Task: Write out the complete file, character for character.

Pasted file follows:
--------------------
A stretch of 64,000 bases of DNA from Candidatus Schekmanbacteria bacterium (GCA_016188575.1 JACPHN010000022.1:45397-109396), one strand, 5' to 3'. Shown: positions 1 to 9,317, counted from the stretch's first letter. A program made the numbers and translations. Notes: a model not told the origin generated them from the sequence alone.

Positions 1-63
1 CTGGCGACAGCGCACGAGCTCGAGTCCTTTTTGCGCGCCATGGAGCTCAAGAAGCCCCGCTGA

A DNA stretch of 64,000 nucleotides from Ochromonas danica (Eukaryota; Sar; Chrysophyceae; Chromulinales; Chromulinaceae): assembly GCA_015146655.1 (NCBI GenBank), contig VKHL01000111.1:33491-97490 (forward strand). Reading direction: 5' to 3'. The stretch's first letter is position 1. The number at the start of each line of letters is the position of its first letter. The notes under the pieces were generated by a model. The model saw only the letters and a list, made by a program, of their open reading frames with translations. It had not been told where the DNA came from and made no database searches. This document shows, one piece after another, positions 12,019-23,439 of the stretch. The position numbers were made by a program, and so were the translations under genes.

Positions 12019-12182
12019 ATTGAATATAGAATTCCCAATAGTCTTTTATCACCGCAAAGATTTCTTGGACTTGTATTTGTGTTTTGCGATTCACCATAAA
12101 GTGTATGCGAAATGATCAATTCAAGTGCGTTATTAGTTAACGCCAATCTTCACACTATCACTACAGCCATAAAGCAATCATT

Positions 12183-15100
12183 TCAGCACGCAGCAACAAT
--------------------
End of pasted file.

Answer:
A stretch of 64,000 bases of DNA from Candidatus Schekmanbacteria bacterium (GCA_016188575.1 JACPHN010000022.1:45397-109396), one strand, 5' to 3'. Shown: positions 1 to 9,317, counted from the stretch's first letter. A program made the numbers and translations. Notes: a model not told the origin generated them from the sequence alone.

Positions 1-63
1 CTGGCGACAGCGCACGAGCTCGAGTCCTTTTTGCGCGCCATGGAGCTCAAGAAGCCCCGCTGA

A DNA stretch of 64,000 nucleotides from Ochromonas danica (Eukaryota; Sar; Chrysophyceae; Chromulinales; Chromulinaceae): assembly GCA_015146655.1 (NCBI GenBank), contig VKHL01000111.1:33491-97490 (forward strand). Reading direction: 5' to 3'. The stretch's first letter is position 1. The number at the start of each line of letters is the position of its first letter. The notes under the pieces were generated by a model. The model saw only the letters and a list, made by a program, of their open reading frames with translations. It had not been told where the DNA came from and made no database searches. This document shows, one piece after another, positions 12,019-23,439 of the stretch. The position numbers were made by a program, and so were the translations under genes.

Positions 12019-12182
12019 ATTGAATATAGAATTCCCAATAGTCTTTTATCACCGCAAAGATTTCTTGGACTTGTATTTGTGTTTTGCGATTCACCATAAA
12101 GTGTATGCGAAATGATCAATTCAAGTGCGTTATTAGTTAACGCCAATCTTCACACTATCACTACAGCCATAAAGCAATCATT

Positions 12183-15100
12183 TCAGCACGCAGCAACAAT